I would not be at all surprized if fields stop offering co2 in the near future. That is ok though, those of us who have been using it forever still know where to get our bulk tanks filled and we will be there in the parking lot to help out the next generation with the knowledge needed to keep the sport alive.
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#5 User is offline   Thalion 

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Posted 11 August 2010 - 10:07 AM

HPA may replace it as the primary air source at commercial fields and the players that frequent there, but at the end of the day outlaw players in the middle of nowhere, hundreds of miles from any field, will need an air source. Generally speaking, only scuba type shops and paintball specific shops carry HPA or have the needed compressor.

Bulk CO2 makes much more economic sense than bulk HPA tanks.

CO2 will always be around.

At least, it will until somebody decides to go revisit the C3 and find a better way to control the heat given off / offer a semi-auto type firing rate (thinking 5-8/sec, not electro fast)
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#6 User is offline   Iron__Man 

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Posted 11 August 2010 - 11:12 AM

the cost of hpa tanks to begin with is why c02 will never die. not to mention that c02 tanks have a longer life between hydro. also, volume per shots. the only real differences between hpa and c02 systems is the gauge that allows hpa users to see exactly whats in their tank. consitency is arguable, as systems like expansion chambers, regulators, remote lines, lpk's, stabilizers, etc. can be used to make c02 just as consitent as hpa.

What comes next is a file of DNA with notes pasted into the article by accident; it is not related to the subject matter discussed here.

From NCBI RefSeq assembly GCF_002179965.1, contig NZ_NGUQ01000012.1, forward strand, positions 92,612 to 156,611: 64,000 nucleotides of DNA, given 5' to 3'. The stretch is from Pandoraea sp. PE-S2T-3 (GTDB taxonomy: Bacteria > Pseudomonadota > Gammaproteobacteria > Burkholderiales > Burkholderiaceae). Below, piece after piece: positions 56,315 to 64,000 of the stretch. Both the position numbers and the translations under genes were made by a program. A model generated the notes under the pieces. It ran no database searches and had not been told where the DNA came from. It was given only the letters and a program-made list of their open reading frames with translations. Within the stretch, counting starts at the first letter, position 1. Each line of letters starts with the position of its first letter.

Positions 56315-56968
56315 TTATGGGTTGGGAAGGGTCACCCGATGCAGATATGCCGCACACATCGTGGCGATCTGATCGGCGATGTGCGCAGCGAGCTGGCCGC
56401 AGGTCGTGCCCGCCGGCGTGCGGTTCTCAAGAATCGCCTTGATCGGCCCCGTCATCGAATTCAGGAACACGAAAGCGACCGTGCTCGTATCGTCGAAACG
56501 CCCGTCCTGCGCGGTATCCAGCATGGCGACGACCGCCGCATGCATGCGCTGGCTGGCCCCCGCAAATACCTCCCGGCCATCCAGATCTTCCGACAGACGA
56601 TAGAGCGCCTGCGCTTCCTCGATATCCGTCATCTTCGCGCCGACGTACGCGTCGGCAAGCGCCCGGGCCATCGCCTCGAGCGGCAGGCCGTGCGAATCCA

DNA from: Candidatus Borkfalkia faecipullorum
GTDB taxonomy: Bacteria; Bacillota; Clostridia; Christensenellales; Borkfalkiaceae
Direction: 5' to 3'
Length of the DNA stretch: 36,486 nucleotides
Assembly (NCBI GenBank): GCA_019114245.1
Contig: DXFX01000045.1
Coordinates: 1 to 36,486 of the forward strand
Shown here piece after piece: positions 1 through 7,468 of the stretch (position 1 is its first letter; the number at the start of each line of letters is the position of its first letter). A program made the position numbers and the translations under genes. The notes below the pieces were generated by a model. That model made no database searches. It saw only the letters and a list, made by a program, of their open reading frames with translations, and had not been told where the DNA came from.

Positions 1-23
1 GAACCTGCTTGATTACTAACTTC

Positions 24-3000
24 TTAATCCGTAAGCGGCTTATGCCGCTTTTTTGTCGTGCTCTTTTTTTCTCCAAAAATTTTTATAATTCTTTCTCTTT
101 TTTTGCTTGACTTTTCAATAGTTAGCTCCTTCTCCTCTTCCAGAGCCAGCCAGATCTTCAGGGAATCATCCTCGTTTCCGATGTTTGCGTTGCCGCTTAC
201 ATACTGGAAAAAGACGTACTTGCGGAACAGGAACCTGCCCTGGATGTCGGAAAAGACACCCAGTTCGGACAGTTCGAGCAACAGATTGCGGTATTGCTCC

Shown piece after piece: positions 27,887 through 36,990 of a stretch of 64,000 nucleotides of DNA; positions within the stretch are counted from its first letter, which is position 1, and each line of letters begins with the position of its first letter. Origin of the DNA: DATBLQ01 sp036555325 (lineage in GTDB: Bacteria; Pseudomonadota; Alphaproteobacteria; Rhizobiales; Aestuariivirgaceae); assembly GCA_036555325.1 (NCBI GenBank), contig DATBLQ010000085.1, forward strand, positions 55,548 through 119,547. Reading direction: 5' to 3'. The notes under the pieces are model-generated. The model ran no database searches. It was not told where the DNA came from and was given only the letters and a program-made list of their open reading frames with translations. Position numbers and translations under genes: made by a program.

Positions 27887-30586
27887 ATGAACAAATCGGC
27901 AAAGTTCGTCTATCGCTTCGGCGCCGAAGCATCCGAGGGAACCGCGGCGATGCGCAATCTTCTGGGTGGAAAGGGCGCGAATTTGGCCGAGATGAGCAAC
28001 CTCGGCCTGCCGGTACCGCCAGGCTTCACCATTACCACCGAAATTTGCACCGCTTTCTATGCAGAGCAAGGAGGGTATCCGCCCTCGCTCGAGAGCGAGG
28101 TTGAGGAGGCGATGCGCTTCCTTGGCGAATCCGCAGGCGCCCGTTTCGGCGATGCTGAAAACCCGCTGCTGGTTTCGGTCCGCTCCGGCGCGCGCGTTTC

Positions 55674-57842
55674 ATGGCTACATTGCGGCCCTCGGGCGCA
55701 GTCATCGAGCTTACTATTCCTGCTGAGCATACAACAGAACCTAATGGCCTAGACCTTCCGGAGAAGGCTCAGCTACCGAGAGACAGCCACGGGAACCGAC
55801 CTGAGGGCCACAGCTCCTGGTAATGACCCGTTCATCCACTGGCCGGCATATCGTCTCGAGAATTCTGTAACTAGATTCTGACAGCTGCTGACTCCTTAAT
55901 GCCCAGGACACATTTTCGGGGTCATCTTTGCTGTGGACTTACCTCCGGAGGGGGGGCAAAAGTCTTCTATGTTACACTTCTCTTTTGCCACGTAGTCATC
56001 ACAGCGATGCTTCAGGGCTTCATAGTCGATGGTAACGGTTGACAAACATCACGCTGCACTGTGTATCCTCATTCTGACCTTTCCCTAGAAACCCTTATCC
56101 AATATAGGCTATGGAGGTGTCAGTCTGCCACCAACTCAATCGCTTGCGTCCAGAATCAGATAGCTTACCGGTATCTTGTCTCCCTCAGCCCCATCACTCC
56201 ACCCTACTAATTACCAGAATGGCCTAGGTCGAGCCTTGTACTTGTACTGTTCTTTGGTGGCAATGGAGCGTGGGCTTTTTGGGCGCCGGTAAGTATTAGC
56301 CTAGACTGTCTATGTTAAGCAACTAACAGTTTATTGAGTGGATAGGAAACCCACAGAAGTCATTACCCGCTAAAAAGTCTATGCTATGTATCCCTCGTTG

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#7 User is offline   Thalion 

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Posted 11 August 2010 - 11:23 AM

View PostIron__Man, on 11 August 2010 - 01:12 PM, said:

not to mention that c02 tanks have a longer life between hydro.


No longer true. Most of the HPA tanks out today are 5-year hydro, just like CO2 tanks.

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consitency is arguable, as systems like expansion chambers, regulators, remote lines, lpk's, stabilizers, etc. can be used to make c02 just as consitent as hpa.


Also untrue.

Expansion chambers - End up making the shot more inconsistent, as you may or may not have the expansion completed at time of firing. Since the output can vary depending on when you shoot, the variation is still there.

Regulators/Stabilizers (Since a stab is just a specific regulator) - This is the only viable means of possibly getting the same consistency.

Remote lines - Sure, they could work like an expansion chamber... if they were many many feet longer. The volume inside them is rather small, and won't make a difference for or against consistency.

LPKs - Only function because a reg is needed for them. And it is generally recommended to use HPA with LPKs.
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#8 User is offline   Riddler